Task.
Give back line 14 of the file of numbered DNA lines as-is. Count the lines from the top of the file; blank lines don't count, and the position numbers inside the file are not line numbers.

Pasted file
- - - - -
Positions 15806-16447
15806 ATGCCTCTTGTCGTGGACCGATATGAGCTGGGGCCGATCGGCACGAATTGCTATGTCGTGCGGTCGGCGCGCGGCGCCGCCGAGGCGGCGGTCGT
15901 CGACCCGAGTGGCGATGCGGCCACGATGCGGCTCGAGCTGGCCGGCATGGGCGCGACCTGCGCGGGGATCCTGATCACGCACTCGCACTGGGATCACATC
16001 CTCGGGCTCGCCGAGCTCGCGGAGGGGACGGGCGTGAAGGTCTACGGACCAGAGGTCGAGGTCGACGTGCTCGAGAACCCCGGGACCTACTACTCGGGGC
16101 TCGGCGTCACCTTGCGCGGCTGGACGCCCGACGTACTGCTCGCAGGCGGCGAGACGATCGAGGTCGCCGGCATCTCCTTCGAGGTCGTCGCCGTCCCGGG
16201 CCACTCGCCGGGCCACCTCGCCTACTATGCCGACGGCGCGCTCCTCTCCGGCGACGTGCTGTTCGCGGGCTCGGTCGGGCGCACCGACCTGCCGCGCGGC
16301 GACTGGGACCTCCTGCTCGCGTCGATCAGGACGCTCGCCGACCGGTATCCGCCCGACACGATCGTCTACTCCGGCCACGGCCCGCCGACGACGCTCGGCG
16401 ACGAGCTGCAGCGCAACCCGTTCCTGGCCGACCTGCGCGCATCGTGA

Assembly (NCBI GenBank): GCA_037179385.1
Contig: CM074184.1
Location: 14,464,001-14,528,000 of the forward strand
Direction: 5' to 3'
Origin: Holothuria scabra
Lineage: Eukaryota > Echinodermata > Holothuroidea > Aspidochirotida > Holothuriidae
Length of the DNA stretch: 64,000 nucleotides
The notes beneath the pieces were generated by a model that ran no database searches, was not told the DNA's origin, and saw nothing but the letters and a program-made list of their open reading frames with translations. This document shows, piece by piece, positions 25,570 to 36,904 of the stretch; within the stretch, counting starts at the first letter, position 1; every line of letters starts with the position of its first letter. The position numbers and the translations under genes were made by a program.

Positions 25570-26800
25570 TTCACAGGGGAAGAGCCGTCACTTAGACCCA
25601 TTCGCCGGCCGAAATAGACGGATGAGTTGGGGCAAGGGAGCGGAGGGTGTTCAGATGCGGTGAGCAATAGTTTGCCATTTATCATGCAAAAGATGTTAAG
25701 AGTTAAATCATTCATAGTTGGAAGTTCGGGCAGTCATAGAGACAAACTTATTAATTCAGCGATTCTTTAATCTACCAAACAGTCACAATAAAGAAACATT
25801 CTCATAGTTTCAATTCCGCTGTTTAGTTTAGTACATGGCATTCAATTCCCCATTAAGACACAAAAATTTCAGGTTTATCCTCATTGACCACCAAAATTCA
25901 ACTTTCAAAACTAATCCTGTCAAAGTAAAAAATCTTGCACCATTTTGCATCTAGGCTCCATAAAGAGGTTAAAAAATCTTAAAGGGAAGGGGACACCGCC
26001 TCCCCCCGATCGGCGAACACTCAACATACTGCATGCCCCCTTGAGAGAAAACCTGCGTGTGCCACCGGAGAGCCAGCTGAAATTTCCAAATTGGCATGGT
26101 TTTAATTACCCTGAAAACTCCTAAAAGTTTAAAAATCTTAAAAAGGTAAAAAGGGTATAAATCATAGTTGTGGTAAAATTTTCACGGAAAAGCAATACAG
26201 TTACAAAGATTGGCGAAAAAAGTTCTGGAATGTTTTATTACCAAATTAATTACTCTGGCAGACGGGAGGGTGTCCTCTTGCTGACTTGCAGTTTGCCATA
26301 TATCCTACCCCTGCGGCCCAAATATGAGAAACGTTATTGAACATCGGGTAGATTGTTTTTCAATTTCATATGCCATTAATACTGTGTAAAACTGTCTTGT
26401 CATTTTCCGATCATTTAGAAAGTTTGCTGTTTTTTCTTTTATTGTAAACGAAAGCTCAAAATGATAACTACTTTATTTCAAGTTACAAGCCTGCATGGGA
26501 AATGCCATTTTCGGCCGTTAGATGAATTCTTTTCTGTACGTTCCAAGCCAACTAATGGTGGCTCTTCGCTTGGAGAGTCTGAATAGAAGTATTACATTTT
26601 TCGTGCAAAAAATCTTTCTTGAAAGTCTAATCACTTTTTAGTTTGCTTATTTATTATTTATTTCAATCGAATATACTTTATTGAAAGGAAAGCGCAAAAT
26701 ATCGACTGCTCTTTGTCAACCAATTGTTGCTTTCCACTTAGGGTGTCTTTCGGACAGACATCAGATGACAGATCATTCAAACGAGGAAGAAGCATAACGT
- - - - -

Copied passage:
Lineage: Eukaryota > Echinodermata > Holothuroidea > Aspidochirotida > Holothuriidae